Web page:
Python tutorial 4: Import Random
In the previous posts we have looked at how to get started with writing a computer program in Python, and we also looked at loops and at storing information.
In this tutorial we are going to practise these concepts while looking at a new area of coding in Python which often comes in very useful: getting the computer to choose things randomly.
In our first tutorial we introduced the need to import modules. We will now import a module called random which has lots of tools to deal with random things, as you can guess from its name.
We will be using two commands that are found in this module. The first one is random.randint(). which lets us create a random number. We can then store this number in a variable, as we have seen in our last tutorial, and print it out:
Line 3 asks the program to choose a random number between 1 and 10 and to store it using the name my_number. Line 5 prints it out. Try running the code above several times to see that a random number is chosen every time.
Now a bit of work for you to do: using the for loop we introduced in a previous tutorial, can you modify the program above so that the program prints out 25 different random numbers. Remember DRY - Don't Repeat Yourself.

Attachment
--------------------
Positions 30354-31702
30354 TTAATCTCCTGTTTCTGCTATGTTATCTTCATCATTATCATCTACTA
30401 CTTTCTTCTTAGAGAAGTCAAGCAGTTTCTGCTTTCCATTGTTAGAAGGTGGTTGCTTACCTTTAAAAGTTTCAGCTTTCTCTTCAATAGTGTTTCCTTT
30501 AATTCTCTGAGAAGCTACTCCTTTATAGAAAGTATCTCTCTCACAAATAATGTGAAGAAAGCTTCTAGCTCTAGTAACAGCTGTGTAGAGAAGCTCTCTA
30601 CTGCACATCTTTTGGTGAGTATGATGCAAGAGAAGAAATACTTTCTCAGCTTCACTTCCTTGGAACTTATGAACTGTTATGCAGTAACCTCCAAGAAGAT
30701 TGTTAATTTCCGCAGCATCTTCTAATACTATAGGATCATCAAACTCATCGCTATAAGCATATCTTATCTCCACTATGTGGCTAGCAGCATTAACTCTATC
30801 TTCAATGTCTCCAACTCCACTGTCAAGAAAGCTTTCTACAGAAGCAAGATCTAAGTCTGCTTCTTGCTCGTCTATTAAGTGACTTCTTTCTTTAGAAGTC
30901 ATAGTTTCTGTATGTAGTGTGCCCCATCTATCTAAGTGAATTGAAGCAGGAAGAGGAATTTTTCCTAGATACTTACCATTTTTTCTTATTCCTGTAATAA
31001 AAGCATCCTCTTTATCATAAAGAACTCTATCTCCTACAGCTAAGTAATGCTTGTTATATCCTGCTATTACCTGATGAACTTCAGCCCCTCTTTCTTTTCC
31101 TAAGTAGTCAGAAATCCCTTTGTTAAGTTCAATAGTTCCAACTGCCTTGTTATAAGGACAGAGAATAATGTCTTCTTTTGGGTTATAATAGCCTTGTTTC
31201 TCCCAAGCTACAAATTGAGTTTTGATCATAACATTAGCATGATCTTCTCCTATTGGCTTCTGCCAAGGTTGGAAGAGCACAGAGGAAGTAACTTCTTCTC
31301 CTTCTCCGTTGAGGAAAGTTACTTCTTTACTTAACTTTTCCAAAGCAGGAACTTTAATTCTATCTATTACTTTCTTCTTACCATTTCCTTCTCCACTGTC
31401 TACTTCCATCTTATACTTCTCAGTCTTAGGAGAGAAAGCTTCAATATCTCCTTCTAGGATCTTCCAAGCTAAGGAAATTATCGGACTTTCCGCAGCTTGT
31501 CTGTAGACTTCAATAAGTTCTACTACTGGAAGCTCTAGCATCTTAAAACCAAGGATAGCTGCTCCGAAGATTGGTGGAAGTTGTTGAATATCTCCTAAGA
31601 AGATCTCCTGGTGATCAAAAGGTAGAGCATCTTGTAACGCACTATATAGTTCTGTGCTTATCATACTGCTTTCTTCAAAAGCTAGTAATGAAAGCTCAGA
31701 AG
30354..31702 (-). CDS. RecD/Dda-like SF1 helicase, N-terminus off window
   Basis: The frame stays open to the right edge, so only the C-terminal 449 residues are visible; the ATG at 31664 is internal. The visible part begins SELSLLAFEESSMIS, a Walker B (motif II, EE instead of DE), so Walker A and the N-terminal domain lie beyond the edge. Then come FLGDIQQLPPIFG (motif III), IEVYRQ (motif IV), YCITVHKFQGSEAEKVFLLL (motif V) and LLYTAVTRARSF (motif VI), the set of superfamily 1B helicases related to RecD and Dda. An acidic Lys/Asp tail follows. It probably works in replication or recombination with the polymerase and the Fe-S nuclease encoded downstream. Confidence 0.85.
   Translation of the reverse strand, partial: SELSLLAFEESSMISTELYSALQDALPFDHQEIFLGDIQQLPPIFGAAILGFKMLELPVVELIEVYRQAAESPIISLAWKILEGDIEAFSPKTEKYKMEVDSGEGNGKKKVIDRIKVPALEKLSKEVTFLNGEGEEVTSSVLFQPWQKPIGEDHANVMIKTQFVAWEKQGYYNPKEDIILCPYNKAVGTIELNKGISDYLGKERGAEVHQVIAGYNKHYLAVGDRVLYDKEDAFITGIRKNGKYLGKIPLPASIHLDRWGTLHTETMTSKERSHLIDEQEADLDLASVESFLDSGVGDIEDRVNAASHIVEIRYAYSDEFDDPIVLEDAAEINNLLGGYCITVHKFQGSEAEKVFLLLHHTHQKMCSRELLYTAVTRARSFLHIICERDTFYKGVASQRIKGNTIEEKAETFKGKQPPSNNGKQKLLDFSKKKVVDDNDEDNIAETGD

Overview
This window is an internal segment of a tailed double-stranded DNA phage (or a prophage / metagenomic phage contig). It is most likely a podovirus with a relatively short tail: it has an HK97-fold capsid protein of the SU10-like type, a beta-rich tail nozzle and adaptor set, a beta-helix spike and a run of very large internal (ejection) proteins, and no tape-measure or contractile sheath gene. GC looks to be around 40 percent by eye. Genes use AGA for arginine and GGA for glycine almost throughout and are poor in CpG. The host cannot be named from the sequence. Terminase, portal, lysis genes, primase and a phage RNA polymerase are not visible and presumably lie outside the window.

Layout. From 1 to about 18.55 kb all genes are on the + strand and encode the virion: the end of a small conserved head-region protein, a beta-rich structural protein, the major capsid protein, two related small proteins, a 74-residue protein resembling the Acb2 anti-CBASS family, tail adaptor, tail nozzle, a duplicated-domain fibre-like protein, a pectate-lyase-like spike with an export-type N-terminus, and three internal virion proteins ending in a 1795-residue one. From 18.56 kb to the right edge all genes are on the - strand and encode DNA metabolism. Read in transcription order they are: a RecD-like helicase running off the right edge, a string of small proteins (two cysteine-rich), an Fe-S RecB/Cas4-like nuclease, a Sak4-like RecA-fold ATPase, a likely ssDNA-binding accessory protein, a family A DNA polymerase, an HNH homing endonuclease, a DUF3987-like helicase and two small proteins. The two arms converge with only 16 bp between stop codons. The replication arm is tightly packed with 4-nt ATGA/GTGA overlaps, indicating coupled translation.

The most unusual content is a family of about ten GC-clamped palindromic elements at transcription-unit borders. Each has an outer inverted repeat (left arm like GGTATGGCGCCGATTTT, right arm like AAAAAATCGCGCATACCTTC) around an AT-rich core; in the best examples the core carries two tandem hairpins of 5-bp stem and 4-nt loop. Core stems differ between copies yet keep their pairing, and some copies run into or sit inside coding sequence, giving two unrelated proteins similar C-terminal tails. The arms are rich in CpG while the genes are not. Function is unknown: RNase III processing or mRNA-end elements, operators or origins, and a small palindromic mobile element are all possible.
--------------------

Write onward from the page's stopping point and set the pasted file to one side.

Let us now look back at the code that we worked on in our last tutorial to draw a shape with a certain number of sides. Let's modify this so that the computer program chooses the number of sides randomly.
Compare this with the code from last time and you will spot one difference: on line 4, the variable number_of_sides now contains a random number between 3 and 18. Each time the program runs, the shape will have a different number of sides.
Let us add some code to write down the number of sides on the screen. We will do this by creating a new turtle whose job is simply to write text on the screen.
Try to explore what happens if you remove or change the code in lines 6 to 9. This is a great way of understanding what commands do.
Finally, we will also make the colour of the shape random. Let us first create a list of colours. In Python we can do this as follows:
colours = ["green", "blue", "purple", "orange", "turquoise", "salmon"]
Instead of random.randint, which chooses a random number, we will now use a different command from the random module: random.choice(). This command chooses an item at random from a list. So if we want to choose a random colour from the list we called colours above, we would need to write random.choice(colours).
Your task is to:
Create the list of colours in your code
Get the computer to choose a colour at random and store this colour in a variable. Let's call this variable chosen_colour. Remember that to store information in a variable you need to use the = sign
Finally, what other change do you think you may need to do so that instead of always drawing in turquoise, the program uses whichever colour it chose at random?
Good luck. We'll give you the solution in our next tutorial.